The Swachh Bharat Mission- Gramin (SBM-G) is the rural component of the program. In 2018-19, it had been allocated Rs 15,343 crore, which was a decrease of 9.5percent from the revised estimates of 2017-18. Allocation to some other schemes in 2018-19, such as Mahatma Gandhi National Rural Employment Guarantee Scheme is Rs 55,000 crore, National Health Mission is Rs 30,634, and Sarva Shiksha Abhiyan is Rs 26,129 crore.
For the construction of Individual Household Latrines (IHHLs), the funds are shared between the centre and the state in the ratio of 60:40. In the last ten years, the allocation to rural sanitation and drinking water programs under the Ministry’s budget has seen a shift. While the allocation to drinking water has reduced from 87percent in 2009-10 to 31percent in 2018-19, the allocation to rural sanitation has increased from 13percent in 2009-10 to 69percent in 2018-19.
In 2017-18, the number of villages verified as ODF had substantially come down.
Infrastructure and Industry: ‘Assembly Line’
By Yumna Ahmed and Ankita Mukherjee
The first five years, infrastructure and industry development sector witnessed a sharp increase—by 23 per cent, in the road transport budget, and tax-free bond was announced for the financing infrastructure projects. The next five years, however, came up with new schemes and policies for road infrastructure. In 2010-2011, Rs. 1,73,552 crore was allocated to the sector—accounting to 46 per cent of the total plan allocation. A raise was proposed in road transport by over 13per cent as compared to the previous year. IIFCL’s disbursements were targeted at Rs 20,000 crore by March 2011.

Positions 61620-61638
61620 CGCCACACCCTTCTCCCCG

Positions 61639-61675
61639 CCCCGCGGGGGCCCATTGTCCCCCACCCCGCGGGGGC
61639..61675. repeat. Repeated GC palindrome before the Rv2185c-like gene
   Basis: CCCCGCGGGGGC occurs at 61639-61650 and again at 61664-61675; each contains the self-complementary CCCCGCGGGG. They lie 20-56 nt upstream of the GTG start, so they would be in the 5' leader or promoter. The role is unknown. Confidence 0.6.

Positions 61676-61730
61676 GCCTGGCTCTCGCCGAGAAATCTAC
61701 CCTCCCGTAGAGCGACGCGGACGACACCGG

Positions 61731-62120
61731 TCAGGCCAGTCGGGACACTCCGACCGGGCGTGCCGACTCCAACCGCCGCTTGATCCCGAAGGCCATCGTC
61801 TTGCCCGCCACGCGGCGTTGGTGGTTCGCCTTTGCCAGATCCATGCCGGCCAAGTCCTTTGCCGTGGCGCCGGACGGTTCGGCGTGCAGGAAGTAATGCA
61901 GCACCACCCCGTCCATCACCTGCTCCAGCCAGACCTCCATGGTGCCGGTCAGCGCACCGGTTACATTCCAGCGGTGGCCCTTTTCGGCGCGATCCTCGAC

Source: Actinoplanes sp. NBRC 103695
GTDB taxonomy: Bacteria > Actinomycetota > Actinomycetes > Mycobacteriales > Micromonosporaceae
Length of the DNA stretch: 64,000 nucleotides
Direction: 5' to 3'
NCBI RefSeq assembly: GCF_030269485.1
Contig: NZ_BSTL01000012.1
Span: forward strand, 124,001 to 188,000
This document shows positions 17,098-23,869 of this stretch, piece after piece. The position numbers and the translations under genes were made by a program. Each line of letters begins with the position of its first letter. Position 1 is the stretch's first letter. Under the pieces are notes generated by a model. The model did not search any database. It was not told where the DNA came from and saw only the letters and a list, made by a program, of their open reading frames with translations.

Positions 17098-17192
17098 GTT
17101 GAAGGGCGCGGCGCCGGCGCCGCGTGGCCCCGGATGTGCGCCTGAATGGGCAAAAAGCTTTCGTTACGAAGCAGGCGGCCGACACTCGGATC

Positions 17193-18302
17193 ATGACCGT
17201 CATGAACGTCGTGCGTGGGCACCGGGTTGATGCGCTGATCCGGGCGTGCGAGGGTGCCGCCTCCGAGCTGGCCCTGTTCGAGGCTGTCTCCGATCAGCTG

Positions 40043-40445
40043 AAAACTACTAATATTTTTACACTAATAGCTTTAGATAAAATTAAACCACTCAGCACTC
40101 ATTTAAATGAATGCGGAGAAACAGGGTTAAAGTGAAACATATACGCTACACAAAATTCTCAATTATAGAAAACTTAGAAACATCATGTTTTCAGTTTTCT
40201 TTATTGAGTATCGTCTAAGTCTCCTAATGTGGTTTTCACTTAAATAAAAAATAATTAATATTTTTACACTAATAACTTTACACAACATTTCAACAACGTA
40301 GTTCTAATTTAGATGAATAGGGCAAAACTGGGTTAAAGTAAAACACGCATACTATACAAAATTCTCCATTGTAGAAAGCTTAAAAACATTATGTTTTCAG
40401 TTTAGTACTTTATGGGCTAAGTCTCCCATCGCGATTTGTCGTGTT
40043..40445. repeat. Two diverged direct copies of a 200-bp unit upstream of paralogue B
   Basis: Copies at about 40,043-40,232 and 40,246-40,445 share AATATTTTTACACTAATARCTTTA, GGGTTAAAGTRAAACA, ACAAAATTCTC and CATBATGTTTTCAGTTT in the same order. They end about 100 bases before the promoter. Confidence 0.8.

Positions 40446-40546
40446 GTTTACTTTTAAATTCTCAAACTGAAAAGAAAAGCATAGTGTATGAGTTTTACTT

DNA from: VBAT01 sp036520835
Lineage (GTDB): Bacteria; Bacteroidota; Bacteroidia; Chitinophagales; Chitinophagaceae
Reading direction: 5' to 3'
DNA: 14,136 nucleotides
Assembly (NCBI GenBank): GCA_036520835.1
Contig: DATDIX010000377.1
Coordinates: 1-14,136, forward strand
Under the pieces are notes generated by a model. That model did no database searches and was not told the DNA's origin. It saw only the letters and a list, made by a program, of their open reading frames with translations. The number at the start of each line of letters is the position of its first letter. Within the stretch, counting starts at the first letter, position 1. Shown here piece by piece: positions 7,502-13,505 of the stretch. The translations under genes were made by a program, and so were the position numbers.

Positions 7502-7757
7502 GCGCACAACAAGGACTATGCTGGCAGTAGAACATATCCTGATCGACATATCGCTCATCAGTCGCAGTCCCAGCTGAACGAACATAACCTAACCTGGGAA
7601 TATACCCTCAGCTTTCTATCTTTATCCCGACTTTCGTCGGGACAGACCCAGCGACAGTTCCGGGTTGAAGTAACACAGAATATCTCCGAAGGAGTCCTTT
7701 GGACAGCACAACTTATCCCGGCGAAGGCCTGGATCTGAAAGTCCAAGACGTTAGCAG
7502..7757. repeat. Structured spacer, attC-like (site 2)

Next year, a sharp increase of 23.3 per cent was noticed in the, which amounted to 48.5 per cent of the total plan. The National Capacity Building Programme was launched to enhance capacities of public functionaries in identifying, conceptualising, structuring and managing Public-Private Partnerships (PPPs).
In the following year, tax-free bonds were announced for financing infrastructure projects.
While in 2013-2014, the budget was proposed to raise money in the issue of tax-free bonds up to Rs 50,000 crore.
From 2014, schemes and policies took the lead in budget. Finance Minister proposed a plan to provide support to mainstreaming PPPs to be set up with a corpus of Rs 500 crore. Also, the master planning of three new smart cities in the Chennai-Bengaluru Industrial Corridor region was aimed to complete.
National Investment and Infrastructure Fund (NIIF) was proposed to establish in 2015-2016, with an annual flow of Rs.20,000 crore. The government also proposed to set up five new Ultra Mega Power Project.